Just six months after its launch, Quibi will soon be no more. The streaming service announced it will shut down and take its content online on Dec. 1.
Former Disney and DreamWorks executive Jeffrey Katzenberg and former eBay CEO Meg Whitman had raised $1.75 billion to spend on a simple pitch:
short content designed to be watched on phones. Quibi, meaning “quick bites,” marketed itself toward on-the-go millennials who usually watched videos while commuting.
Drawing on Katzenberg’s Hollywood connections, Quibi worked with big studios and brought in celebrities like Guillermo del Toro, Chance the Rapper, and Jennifer Lopez, but the content and format drew poor reviews from critics. The app also launched without the capability to share clips or screenshots from its programming, which is one reason why some analysts say it failed to build buzz online.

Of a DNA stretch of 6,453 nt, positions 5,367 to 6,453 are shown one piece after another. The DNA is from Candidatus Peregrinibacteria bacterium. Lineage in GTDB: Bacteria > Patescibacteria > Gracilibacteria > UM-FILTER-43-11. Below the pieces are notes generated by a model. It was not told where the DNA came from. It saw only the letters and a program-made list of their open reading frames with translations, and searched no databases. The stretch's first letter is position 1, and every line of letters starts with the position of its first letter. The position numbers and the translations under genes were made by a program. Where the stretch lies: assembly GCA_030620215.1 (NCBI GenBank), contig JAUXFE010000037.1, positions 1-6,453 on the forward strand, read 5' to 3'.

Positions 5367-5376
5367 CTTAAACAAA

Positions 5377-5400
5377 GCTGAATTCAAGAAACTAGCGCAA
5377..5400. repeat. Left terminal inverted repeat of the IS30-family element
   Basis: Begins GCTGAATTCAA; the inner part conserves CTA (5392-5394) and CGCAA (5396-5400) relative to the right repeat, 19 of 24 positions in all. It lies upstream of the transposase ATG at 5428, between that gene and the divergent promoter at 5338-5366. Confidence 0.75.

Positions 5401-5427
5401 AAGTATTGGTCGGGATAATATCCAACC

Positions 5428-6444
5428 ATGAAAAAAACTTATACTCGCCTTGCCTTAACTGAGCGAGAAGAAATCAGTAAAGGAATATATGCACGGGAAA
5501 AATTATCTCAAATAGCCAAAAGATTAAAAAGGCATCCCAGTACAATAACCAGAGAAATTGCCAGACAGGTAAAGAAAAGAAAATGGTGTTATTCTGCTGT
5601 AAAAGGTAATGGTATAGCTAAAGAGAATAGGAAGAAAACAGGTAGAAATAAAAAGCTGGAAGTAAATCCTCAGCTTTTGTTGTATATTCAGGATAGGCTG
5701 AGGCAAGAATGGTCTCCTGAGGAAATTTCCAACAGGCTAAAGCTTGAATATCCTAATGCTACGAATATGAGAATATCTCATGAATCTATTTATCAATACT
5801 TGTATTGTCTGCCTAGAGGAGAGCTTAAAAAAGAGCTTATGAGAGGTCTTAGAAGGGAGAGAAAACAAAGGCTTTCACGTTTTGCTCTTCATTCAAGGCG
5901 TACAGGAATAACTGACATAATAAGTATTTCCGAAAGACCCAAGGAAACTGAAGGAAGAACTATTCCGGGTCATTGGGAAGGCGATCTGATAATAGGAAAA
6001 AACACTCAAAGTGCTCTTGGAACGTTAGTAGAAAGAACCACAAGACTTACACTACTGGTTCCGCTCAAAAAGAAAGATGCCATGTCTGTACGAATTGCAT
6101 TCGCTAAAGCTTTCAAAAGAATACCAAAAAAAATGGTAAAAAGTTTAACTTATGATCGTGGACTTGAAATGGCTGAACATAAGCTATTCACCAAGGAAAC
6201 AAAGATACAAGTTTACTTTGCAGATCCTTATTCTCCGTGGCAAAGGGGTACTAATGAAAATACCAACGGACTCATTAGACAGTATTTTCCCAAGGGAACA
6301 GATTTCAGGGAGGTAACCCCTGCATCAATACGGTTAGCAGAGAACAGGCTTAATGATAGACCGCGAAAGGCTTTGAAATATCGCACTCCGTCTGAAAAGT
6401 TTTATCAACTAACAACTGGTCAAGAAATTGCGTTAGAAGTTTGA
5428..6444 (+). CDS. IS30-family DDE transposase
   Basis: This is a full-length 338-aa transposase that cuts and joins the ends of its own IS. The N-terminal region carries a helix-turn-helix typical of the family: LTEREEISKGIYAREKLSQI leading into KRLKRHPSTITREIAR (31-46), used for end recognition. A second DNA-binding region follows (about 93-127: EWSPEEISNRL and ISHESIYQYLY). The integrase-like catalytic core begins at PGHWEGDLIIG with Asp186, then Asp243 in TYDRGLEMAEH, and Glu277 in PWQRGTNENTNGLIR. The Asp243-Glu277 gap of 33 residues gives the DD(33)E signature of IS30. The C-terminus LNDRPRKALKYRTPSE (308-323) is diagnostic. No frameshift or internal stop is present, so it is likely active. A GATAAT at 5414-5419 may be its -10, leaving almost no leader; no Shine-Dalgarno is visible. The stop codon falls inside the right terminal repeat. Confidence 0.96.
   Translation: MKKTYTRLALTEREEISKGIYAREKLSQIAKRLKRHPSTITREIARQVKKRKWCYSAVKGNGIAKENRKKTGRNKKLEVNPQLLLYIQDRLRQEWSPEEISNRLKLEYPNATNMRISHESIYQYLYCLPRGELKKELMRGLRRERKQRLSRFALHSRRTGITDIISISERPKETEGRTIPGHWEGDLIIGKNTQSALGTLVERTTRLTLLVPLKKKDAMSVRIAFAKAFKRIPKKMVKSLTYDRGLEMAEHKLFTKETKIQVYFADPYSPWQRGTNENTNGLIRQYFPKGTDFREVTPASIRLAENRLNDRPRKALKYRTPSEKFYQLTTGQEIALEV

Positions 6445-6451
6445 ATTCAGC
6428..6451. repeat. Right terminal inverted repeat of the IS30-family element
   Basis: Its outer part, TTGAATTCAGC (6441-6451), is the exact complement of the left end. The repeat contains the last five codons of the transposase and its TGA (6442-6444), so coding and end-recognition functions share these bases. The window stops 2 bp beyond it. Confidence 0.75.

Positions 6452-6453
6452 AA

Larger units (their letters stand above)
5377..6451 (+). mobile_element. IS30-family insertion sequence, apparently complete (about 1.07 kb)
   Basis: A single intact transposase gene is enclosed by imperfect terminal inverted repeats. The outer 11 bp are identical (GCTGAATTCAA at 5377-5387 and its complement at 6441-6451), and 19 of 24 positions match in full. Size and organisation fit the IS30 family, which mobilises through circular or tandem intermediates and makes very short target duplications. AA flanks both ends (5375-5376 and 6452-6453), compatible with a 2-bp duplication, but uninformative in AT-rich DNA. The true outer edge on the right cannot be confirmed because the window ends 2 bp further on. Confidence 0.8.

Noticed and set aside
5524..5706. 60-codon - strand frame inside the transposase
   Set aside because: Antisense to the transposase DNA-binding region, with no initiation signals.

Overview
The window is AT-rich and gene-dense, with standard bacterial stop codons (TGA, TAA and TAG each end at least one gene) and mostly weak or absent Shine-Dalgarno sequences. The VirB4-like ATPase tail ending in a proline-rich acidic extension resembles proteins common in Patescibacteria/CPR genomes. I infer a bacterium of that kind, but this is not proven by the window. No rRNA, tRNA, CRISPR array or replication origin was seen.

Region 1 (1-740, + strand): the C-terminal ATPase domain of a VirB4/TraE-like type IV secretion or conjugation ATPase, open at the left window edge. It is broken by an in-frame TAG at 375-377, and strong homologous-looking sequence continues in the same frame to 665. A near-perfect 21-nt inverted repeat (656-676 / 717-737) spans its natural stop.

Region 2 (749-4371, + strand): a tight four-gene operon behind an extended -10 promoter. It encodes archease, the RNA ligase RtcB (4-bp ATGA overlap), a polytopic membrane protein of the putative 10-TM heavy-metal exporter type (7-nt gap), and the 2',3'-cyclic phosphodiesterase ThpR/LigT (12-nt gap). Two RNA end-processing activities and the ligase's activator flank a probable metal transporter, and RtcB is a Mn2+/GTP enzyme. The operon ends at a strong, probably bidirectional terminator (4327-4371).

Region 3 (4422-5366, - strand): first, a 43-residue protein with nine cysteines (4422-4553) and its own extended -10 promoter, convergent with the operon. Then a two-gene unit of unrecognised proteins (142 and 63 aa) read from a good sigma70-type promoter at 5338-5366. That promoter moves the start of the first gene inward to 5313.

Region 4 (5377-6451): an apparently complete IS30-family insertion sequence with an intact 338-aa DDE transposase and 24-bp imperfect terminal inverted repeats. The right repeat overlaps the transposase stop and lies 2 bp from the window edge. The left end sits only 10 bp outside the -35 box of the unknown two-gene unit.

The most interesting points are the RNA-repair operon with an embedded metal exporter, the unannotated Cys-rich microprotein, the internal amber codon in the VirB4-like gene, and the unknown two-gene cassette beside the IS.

Priced at $4.99 to $7.99 per month, Quibi failed to differentiate itself enough to break through in an increasingly crowded market of streaming services. A month after its launch, Quibi’s downloads were paltry, ranking below the language-learning app Duolingo. In July, Quibi lost 90% of its paid subscribers after the three-month free trial ended.
Last month, news broke that Katzenberg and Whitman were looking for a buyer. Apple, Warner Bros., and Facebook reportedly all passed. Quibi also struck out on selling rights to its programming in a blanket deal.
Katzenberg, a self-professed gambler who almost went professional before starting his business career, talked to KCRW in April, just two days after Quibi launched. This is a replay of that conversation in light of the Quibi news.